Yara launches a renewable hydrogen factory

Yara International announced that it is officially opening its renewable hydrogen plant in Herøya, Norway.

Yara currently produces renewable hydrogen and ammonia and has already delivered the first tonnes of fertilizers made from renewable ammonia produced at the plant.

Norwegian Prime Minister Jonas Gahr Støre inaugurated a 24 MW renewable hydrogen power plant at Herøya Industrial Park, the largest plant of this type currently operating in Europe.

Hydrogen is produced through the electrolysis of water and renewable energy, replacing natural gas as a raw material and reducing the plant’s CO2 emissions by 41,000 tons every year.

Hydrogen is used to produce ammonia, which in turn is used to produce fertilizers, and can also be used as a fuel for transport. Ammonia is also an efficient carrier of energy and hydrogen.

The low carbon footprint fertilizers produced and delivered will be part of a new portfolio called Yara Climate Choice. These solutions will benefit crops while contributing to decarbonizing the food value chain and reducing climate impacts.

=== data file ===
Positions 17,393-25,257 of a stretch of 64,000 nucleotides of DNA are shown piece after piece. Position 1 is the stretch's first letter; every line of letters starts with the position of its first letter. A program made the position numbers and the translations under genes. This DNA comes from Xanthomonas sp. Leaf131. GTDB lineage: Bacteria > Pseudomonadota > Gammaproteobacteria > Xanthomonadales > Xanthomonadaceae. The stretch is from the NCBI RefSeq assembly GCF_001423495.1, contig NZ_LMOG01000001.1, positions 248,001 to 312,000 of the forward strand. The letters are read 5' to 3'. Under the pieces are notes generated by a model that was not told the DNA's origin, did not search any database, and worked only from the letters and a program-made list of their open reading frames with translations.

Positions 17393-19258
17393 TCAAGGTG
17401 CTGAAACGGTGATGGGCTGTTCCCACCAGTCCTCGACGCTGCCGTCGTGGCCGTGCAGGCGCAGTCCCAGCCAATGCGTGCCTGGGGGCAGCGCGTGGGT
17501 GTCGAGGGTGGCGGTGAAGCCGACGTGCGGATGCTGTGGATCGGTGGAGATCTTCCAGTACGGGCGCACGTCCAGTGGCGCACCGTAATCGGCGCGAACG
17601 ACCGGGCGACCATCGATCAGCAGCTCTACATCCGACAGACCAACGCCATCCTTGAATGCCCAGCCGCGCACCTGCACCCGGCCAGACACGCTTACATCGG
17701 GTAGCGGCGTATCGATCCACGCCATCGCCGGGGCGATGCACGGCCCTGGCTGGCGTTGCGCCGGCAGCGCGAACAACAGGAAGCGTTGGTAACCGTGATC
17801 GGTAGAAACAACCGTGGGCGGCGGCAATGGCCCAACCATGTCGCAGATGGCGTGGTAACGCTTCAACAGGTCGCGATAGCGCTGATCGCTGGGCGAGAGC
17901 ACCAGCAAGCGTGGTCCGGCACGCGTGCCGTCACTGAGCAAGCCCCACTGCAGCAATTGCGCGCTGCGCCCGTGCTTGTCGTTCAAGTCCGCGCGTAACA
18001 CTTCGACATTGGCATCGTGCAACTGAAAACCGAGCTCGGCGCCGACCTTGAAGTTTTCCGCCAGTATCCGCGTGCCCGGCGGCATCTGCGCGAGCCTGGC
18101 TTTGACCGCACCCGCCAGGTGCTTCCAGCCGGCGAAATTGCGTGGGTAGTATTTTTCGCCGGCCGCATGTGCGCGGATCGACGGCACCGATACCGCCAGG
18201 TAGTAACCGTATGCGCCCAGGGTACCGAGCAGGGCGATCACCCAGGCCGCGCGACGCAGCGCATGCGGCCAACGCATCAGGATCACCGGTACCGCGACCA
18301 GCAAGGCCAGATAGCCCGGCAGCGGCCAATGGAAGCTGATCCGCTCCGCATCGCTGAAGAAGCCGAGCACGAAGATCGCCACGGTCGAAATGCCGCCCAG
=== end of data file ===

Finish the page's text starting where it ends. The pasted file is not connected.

READ: Yara, AM Green Ink Delivery with Renewable Ammonia

In addition to fertilizers produced through water electrolysis and renewable energy, low-emission ammonia-based fertilizers produced using carbon dioxide capture (CCS) technology will constitute a large part of Yara’s future portfolio.

Hans Olav Raen, CEO of Yara Clean Ammonia, said: “Renewable ammonia is an important piece of the decarbonization puzzle, but it takes time to develop on a large scale. As the world rapidly approaches 2030, we are also working to produce low-carbon ammonia using CCS to enable a hydrogen economy and develop emerging markets for low-carbon ammonia.”

In March 2024, Canada’s Port of Argentia and the Port of Hamburg Authority (HPA) signed a letter of intent (LOI) to cooperate on the export and import of green hydrogen from Canada to Germany.

Recently, PACECO Corp. began commercial operations at the Port of Los Angeles with the world’s first rubber-tire gantry (RTG) crane powered by hydrogen fuel cells.